Free Sunscreen Dispensers Influencing Better Skin Care Behaviors
A company called BrightGuard is installing free sunscreen dispensers in various locations across America. The move is in line with the company’s goal to decrease the threat of melanoma in adults, which has been found to be directly linked to previous childhood sunburns.
BrightGuard was founded by Alex Beck and Ryan Warren in 2014. The entrepreneurs agree on the same objective for the company, which is to eliminate excuses for not applying sunscreen to reduce risks for skin-related problems. And this far, the duo’s strategy is working. In fact, their project is listed as an effective way to increase public awareness about skin cancer.
Over 2,000 Free Sunscreen Dispensers
Since the company’s launch, Beck and Warren have already installed over 2,000 public sunscreen dispensers across America. New York City itself already has eighty (80) SPF 30 sunscreen dispensers installed in beaches and parks. Fast Company notes that each dispenser costs around $70, and the refill packets go for between $150 and $20. The dispensers contain enough sunblock to cover around 150 people.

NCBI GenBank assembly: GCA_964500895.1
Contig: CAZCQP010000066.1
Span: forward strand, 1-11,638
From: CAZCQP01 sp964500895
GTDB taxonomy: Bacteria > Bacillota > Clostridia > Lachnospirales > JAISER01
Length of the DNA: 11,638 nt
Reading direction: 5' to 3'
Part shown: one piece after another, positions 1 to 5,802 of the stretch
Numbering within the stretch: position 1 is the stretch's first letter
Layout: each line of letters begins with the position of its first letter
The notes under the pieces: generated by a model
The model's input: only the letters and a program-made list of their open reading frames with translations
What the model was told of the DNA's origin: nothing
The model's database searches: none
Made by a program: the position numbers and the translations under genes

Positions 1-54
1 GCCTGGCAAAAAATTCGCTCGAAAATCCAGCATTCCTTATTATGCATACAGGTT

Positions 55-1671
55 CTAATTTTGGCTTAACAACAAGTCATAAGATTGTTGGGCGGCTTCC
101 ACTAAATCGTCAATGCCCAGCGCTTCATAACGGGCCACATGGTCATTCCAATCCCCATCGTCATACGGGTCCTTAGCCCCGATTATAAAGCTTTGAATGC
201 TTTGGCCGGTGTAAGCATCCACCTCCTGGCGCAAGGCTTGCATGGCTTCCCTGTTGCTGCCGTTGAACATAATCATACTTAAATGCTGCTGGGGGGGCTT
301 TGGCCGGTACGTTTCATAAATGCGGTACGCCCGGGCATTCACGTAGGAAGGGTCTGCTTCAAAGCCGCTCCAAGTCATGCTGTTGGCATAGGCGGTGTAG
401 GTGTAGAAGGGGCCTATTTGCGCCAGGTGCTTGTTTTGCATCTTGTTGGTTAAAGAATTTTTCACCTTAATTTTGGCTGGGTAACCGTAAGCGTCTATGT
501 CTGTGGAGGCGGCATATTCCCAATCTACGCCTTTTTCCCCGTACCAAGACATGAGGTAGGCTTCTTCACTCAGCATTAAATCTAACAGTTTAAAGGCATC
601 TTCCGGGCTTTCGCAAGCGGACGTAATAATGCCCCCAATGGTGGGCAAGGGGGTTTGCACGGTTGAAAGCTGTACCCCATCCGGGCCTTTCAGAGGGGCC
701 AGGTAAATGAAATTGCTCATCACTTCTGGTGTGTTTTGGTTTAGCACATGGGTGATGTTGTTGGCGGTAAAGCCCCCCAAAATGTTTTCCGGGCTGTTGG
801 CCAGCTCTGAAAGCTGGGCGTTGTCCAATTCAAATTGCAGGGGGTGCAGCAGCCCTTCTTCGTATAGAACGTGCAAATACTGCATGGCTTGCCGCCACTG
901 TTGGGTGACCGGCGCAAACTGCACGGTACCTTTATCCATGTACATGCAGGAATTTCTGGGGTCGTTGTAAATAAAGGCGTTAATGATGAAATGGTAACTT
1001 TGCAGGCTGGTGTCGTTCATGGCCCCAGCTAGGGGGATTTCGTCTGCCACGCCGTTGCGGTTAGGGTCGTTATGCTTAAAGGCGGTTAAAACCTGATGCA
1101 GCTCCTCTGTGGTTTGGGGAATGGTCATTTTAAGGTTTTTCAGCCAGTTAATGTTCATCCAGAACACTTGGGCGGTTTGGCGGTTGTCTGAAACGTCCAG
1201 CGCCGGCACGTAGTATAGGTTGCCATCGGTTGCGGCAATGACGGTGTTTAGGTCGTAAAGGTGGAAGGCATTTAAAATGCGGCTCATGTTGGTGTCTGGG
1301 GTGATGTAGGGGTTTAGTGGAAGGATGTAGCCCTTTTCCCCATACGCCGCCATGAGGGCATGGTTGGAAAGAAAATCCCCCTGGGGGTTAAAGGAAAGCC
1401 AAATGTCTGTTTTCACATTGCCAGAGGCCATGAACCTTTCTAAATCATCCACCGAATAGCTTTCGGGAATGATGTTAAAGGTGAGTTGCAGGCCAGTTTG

Partnerships with Nonprofits
According to Fast Company, BrightGuard has partnered with nonprofits around the country, which purchase their dispensers and set them up along with information about proper application and other sun-protection strategies.
“It occurred to a lot of our nonprofit partners that our dispensers are a concrete way to turn their messages into action.” (Alex Beck)
“So often, people read warnings about sun exposure and the importance of, say, reapplying sunscreen every two hours, but forget them once they’re out and going about their days.” (Ryan Warren)
Behavior Change and Reduced Risks
The influencers installed a dispenser on Douglas County, Nevada, and they noticed fourth graders lining up before they took their breaks.
“That’s one of our biggest missions. If we can impact kids at a young age to make this shift, and turn sunscreen into something they use for themselves and not because their parents are forcing them to, that’ll be a real change.” (Ryan Warren)
With these behavior changes in skin care brought about by installing free sunscreen dispensers and continued partnerships with active nonprofits, BrightGuard is positive that it can reduce skin cancer rates by 20% in 2025.